Tuesday, October 06, 2015


Up until now, the closest I'd ever gotten to Venice -- or to Italy, for that matter -- was the Bellagio Hotel in Las Vegas with the fake canals and gondolas. The real Venice is much better.

We arrived from London at about noon on Saturday, and were met at arrivals by Cia-cia, who would be our shepherd at various times throughout our stay in Venice. Cia-cia is a retired river taxi driver, who is a great friend of the parents of one of Roger's students. He picked us up at the airport in his friend's water taxi and dropped us off at the Arsenale vaporetto stop, where we were met by the young woman who showed us to the flat that Roger had rented for our stay. It was a 2-minute walk to the flat in Calle de Pestrin, in Castello and very near the venues for the Biennale where we planned to spend a lot of time looking at art (weird, edgy, inexplicable, all of the above). Anyway, Cia-cia will return in this story and will be a central figure in our Venetian experience.

So, on Saturday afternoon, we mooched around the Arsenale venue of the Biennale. Some of the art was cool, but a lot of it seemed pretty pretentious and selfindulgent. I was just happy to actually be inside the Arsenale and see the architecture of the place, which is normally inaccessible except during the Biennale. This is where, for centuries, the great ships of the Venetian navy were made by incredible craftsmen.  At its peak time of operation, there were 16,000 skilled craftsmen working in the Arsenale, turning out a boat a week.

I really wanted to see the Jewish Ghetto more than almost anything in Venice, so that was our destination for Sunday morning.  First, we bought 2-day vaporetto tickets and headed up the Grand Canal. A short walk took us into the ghetto, where we saw the 6-storey houses (because the area was so confined, there was no where to go but up, and even then families had to sleep in shifts for lack of room) and the oldest pawn broker shop in Europe (or the world, I forget which). The pawn broker was Banko Rosso, which issued red receipts for goods, hence the term "in the red."

From there, we wandered along various canals which were blissfully devoid of tourists until we reached Fondamenta Nove vaporetto stop, where we got the water bus to San Pietro and then walked down to the Giardini venue of the Biennale. More weird, edgy, inexplicable art, but a few things were incredibly cool. Stay tuned for photo evidence, which will eventually turn up on my Ipernity photo site. Just as we were leaving at around 6 pm, we got caught in a torrential downpour, which turned out to be the only truly crap weather we had. We waited out the worst of it back at the flat, where I used the hairdryer to dry off my only pair of slacks, until the rain let up and we wandered out for dinner, finding a lovely trattoria near the flat.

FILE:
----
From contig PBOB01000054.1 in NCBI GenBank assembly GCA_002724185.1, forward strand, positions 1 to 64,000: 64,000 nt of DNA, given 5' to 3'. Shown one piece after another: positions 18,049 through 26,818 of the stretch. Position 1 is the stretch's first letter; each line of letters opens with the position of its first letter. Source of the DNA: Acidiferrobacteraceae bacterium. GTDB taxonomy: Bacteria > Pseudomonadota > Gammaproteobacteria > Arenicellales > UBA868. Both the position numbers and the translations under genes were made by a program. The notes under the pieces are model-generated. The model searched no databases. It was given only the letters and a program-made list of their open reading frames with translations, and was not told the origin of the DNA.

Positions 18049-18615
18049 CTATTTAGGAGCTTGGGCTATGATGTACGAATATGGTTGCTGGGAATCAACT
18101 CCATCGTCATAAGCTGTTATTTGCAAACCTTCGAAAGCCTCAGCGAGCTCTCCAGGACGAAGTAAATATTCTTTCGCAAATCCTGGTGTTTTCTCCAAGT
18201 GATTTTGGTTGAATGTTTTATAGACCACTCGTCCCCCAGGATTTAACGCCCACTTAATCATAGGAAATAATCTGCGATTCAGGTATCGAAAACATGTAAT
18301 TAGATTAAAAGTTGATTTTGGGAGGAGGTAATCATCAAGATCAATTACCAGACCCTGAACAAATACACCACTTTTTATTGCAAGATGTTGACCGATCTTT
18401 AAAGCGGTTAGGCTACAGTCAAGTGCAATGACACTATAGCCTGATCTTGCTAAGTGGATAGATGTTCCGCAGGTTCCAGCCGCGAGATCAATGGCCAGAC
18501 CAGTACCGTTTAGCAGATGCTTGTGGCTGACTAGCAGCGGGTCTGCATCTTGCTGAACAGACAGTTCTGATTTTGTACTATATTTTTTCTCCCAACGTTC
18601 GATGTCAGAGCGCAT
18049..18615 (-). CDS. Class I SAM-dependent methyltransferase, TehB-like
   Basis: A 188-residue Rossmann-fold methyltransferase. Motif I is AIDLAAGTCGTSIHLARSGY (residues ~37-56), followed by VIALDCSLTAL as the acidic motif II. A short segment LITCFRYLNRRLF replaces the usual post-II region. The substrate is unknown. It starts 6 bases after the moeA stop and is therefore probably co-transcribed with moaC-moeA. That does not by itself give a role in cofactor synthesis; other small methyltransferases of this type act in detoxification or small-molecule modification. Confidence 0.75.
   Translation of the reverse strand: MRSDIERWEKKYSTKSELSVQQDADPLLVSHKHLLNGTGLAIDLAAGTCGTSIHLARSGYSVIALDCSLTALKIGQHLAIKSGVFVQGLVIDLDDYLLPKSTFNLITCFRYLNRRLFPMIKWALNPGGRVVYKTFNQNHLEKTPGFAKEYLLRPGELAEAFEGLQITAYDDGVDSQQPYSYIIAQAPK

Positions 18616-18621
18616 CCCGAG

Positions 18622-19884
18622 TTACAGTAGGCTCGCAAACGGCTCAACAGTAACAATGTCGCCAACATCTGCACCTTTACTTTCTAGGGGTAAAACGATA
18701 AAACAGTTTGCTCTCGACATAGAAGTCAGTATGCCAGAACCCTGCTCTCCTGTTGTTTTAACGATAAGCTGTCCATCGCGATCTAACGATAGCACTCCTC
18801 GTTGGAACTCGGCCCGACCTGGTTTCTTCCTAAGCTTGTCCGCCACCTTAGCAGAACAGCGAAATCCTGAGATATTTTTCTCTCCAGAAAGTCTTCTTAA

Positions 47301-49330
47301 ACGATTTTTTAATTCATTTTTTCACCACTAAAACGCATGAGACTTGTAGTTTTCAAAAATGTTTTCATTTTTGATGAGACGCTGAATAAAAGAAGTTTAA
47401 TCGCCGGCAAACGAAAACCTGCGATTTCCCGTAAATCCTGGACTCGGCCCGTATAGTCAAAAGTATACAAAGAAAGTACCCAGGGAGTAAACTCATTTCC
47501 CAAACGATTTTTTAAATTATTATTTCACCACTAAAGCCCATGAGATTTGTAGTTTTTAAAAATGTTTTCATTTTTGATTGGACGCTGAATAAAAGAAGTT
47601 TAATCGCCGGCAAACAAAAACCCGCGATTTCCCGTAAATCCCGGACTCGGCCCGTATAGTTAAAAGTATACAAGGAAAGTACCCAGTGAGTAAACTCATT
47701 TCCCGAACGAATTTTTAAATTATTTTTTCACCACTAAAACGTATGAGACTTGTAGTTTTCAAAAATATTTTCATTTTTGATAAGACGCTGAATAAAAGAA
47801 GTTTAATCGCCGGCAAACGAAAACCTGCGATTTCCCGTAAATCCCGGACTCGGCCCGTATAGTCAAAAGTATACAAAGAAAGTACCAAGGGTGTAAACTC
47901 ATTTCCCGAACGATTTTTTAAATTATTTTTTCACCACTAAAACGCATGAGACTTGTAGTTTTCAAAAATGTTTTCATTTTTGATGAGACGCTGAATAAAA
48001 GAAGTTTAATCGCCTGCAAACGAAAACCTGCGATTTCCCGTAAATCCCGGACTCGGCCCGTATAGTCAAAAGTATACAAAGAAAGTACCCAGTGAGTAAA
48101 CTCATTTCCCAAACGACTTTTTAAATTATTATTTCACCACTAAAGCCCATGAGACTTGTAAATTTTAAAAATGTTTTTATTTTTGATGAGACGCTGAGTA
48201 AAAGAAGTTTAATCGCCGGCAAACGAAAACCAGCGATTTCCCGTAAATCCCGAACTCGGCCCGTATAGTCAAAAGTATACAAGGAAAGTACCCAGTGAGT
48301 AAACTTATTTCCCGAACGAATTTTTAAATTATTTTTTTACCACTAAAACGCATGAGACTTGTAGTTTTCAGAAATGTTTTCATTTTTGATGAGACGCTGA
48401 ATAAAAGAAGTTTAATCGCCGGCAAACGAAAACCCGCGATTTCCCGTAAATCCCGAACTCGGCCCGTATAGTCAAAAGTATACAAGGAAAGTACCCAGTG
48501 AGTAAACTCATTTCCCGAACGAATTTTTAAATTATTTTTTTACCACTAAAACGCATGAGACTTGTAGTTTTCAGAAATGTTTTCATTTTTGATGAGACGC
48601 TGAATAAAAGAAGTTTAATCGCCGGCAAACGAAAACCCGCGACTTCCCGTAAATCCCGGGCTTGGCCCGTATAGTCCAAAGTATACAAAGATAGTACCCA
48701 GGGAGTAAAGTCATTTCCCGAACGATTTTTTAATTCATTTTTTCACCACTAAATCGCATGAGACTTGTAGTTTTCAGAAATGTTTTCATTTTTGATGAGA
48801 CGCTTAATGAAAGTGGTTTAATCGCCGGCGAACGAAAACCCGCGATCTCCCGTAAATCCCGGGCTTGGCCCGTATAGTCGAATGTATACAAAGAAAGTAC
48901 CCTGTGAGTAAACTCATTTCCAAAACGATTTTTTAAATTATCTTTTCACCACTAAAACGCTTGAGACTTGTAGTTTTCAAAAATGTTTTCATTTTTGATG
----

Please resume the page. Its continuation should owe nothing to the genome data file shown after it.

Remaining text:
Monday was our day on Cia-cia's speed boat, being shown around wherever we wanted to go, all as a treat from Roger's student's parents. Cia-cia and his co-pilot Tony met us at 10 at the dock by San Giorgio Maggiore. We boated from there to Murano, where Roger and I got out to visit a glass foundry and to mooch around the island for a little bit. The next stop was Torcello, where we saw an amazing Byzantine church with a huge mosaic depicting the last judgment. Then, on to Mazzororbo for an incredible three-course al fresco lunch -- sardines, risotto, sole, eel, lots of prosecco, dessert and espresso. Roger and I staggered from there over a bridge to Burano, were we gawped at the multi-colored houses and then met the boat for the ride back to San Giorgio.

I can't believe that we had room for more food after that lunch, but we did venture out in the evening to a great place for pizza. We had enough strength to stop in St Mark's Square for a bit before our exhausted, sated bodies fell into our beds beds back at the flat. During the night, I was attacked by mosquitoes and woke up with blood blotches, but thankfully no hangover.

Today -- our last day -- Roger and I each went out early to explore on our own for a bit. I wanted to find the spiral staircase at Palazzo Contarini del Bovolo. I reckon I hadn't walked five minutes from the flat before making a wrong turn. Instead of going west, I found myself at the magnificent entrance to the Arsenale, which was east of where I started. A happy mistake, for sure, because I got to see the lions that guard the entry.  Somehow, I made my way back westward, finding the church of San Zaccaria (I didn't go in because early mass was going on) and then to St Mark's Square, where I found Roger. We worked our way in the direction of Palazzo Contarini, but Roger decided to head back on his own, perhaps not trusting my ability to find it or just how cool it would be to see. I zigged and zagged, found some signs, and then found the Palazzo as the rain started to fall. But I got my photo op and the satisfaction of mission accomplished.

Cia-cia then picked us up in the water taxi at the Arsenale vaporetto stop and delivered us to the airport in plenty of time for the return flight to London. Did I see all that there was to seen in Venice? No, not by a long shot. But I saw some of the iconic places, wandered off into places where few tourist venture, and had a great time. I will return.

250 euros, including lodging, meals, Biennale, vaporetto 2 day ticket, etc.
About £44 for Gatwick Express for Roger and me
£32.10 for 7-day travel card on my Oyster card when we got back to Victoria Station today
Saturday -- 19,731 steps, 8.18 miles
Sunday -- 22,110 steps, 9.11 miles
Monday -- 20,225 steps, 8.33 miles
Tuesday -- 14,645 steps, 6.13 miles

1 comment:

  1. Sounds excellent. Hope your back is holding up after all those many many steps. Looking forward to seeing pic of Cha Cha although perhaps better just to imagine!